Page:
Michelangelo

Denny Hatch is the author of six books on marketing and four novels, and is a direct marketing writer, designer and consultant. His latest book is “Write Everything Right!” Visit him at dennyhatch.com.

On two successive evenings last week—at the New York auction houses, Christie’s and Sotheby’s—a half-billion dollars worth of art changed hands. I am fascinated by the art world—the work itself, the lives of the artists, collectors great and small, and the value and prices that art commands. Plus, of course, the business of auctions and museums is intriguing. Relatively few people have money to buy great works of art for their homes and yachts. Fortunately for the rest of us, many of the great collectors either founded public museums of their own or left their art to established institutions. Since no advertisements were booked

If the Iraq War is considered a business model, it is unraveling—just like General Motors (and Ford and DaimlerChrysler). A number of knowledgeable experts have declared our Iraq incursion not to be winnable. It does not take a language scholar to read between the lines of General Abizaid’s and General Pace’s testimony to see that the Pentagon is beginning to agree. That’s because no one has a clue about how to deal with three 800-pound guerrillas. The three 800-pound guerillas are al Qaeda plus Sunni and Shi’a murderers that are turning Baghdad into a scene reminiscent of Michelangelo’s “Last Judgment” on the altar wall of the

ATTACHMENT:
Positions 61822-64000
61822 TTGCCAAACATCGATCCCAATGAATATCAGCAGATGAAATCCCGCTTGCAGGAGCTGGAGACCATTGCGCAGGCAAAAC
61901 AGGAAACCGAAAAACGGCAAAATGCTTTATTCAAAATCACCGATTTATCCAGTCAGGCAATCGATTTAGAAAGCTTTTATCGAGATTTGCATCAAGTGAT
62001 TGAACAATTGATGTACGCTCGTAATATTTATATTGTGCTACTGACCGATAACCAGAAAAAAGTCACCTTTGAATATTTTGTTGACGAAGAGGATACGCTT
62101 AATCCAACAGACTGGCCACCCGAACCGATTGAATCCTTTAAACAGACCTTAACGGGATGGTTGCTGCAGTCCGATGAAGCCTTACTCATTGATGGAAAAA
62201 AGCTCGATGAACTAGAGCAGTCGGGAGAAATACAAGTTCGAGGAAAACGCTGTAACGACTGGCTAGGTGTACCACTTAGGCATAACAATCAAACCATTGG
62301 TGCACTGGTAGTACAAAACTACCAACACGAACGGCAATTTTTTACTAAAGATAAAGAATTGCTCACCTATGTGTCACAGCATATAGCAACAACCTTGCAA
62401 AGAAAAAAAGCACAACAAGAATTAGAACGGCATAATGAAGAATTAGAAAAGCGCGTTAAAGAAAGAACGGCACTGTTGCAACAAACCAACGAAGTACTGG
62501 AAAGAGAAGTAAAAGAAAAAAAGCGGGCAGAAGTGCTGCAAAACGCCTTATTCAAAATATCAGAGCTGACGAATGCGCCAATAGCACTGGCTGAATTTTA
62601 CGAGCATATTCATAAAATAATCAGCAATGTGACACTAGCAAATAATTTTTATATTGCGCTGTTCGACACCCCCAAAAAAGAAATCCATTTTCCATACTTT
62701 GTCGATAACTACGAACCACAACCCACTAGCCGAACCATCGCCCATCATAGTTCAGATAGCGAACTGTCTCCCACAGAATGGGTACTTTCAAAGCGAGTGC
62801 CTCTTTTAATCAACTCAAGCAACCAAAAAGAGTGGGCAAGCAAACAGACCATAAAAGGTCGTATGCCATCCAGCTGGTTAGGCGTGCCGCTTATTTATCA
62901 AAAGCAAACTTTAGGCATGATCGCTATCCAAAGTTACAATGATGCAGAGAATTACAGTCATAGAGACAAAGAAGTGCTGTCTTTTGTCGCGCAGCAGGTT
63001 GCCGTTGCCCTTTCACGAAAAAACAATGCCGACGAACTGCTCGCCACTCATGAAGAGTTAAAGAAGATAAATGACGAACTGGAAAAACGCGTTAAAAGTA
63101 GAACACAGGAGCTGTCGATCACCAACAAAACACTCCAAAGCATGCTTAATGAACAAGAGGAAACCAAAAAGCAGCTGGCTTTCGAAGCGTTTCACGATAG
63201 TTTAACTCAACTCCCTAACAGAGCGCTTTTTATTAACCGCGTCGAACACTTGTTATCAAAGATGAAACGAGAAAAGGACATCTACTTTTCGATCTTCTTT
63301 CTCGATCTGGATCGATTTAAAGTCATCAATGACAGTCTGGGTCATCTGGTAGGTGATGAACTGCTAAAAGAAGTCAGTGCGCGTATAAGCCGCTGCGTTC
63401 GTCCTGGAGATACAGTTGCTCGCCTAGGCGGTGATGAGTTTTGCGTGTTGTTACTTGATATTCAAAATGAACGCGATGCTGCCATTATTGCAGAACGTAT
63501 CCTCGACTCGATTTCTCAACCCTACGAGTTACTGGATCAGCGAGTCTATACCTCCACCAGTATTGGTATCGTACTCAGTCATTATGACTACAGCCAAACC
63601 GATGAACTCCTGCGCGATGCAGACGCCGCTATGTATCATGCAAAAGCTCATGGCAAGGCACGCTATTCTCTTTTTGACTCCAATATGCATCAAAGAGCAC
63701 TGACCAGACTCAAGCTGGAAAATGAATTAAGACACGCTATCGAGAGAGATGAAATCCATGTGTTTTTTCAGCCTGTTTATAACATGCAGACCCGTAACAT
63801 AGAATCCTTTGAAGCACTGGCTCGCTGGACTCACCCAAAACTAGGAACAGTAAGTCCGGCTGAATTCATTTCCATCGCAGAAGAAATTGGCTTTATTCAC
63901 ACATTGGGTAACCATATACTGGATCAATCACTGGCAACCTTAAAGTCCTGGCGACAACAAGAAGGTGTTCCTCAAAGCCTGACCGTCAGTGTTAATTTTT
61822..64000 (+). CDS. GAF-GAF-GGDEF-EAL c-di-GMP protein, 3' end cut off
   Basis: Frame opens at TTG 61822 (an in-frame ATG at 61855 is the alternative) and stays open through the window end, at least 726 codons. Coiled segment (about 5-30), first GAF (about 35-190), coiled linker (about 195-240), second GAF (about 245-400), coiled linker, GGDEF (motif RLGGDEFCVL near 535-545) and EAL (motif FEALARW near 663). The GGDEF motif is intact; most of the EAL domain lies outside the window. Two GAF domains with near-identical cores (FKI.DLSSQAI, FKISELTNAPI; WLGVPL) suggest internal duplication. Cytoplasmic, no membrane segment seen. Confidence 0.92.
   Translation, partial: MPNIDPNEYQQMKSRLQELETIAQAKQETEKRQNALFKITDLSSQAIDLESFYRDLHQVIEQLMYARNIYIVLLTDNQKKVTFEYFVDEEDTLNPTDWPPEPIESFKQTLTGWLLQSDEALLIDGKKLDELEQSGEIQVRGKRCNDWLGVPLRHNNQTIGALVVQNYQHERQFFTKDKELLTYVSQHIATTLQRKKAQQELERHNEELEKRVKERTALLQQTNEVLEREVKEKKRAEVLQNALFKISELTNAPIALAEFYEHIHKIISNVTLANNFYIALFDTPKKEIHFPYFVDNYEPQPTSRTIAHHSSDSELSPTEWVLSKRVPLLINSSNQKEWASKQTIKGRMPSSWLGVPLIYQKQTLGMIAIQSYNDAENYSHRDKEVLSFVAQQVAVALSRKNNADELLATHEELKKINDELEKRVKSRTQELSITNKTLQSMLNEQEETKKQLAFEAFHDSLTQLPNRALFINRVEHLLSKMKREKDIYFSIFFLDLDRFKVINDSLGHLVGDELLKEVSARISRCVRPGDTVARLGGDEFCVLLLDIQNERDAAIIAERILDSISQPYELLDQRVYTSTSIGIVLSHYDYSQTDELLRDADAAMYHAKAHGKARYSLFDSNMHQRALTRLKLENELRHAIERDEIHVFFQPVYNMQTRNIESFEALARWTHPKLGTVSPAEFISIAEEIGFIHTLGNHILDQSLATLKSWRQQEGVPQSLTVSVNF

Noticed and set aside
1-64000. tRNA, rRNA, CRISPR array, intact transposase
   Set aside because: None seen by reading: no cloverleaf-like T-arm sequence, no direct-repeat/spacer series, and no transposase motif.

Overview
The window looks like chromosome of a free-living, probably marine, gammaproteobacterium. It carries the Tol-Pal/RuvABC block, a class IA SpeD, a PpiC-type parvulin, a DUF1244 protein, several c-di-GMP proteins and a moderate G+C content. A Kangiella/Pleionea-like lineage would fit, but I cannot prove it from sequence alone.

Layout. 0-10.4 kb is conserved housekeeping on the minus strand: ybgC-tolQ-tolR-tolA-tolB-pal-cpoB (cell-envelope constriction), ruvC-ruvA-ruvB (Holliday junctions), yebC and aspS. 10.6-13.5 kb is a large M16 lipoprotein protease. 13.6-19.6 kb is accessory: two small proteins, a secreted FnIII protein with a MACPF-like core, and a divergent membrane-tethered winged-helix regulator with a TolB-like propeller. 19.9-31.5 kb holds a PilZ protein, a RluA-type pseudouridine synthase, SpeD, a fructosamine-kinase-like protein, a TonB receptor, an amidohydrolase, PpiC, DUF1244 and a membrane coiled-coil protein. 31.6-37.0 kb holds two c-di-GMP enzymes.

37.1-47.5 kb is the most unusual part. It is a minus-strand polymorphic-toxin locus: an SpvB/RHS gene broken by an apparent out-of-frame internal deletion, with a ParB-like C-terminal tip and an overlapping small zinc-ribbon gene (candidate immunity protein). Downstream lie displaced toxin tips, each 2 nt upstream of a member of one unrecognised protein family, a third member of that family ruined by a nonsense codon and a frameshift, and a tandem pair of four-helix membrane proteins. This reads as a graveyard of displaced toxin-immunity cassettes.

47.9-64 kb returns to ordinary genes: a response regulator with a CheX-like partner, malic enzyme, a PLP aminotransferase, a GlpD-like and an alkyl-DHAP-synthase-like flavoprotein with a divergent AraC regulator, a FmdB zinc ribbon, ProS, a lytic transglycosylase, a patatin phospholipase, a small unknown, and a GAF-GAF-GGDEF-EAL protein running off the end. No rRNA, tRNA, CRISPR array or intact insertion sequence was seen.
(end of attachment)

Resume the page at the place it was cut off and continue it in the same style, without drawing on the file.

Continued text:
What happens when you do not own your job or allow others to own theirs April 18, 2006: Vol. 2, Issue No. 30 IN THE NEWS More US generals turn on Rumsfeld Two more retired US generals called overnight on Donald Rumsfeld to resign as US defence secretary, adding to a deepening rift within the Pentagon. Six generals—two of whom commanded troops in Iraq—have now called on Mr Rumsfeld to stand down over his leadership of the war. Retired Major General Charles Swannack, who led the 82nd Airborne Division in Iraq, said Mr Rumsfeld, 73, had "micromanaged the generals who are leading

My wife, Peggy, and I have been to Italy in December twice, and twice we have relished being able to pop into museums, basilicas, chapels and architectural sites without waiting in long lines, without being jostled by thundering herds of tourists and without being deafened by guides nattering a rat-a-tat-tat babble of different languages. Italy in December is glorious! I first saw the Sistine Chapel 50 years ago, then a second time 30 years ago. The colors were drab, and the guides talked about Michelangelo’s use of “chiaroscuro”—light and dark. It turned out that chiaroscuro was none of the artist’s doing. Rather it was the

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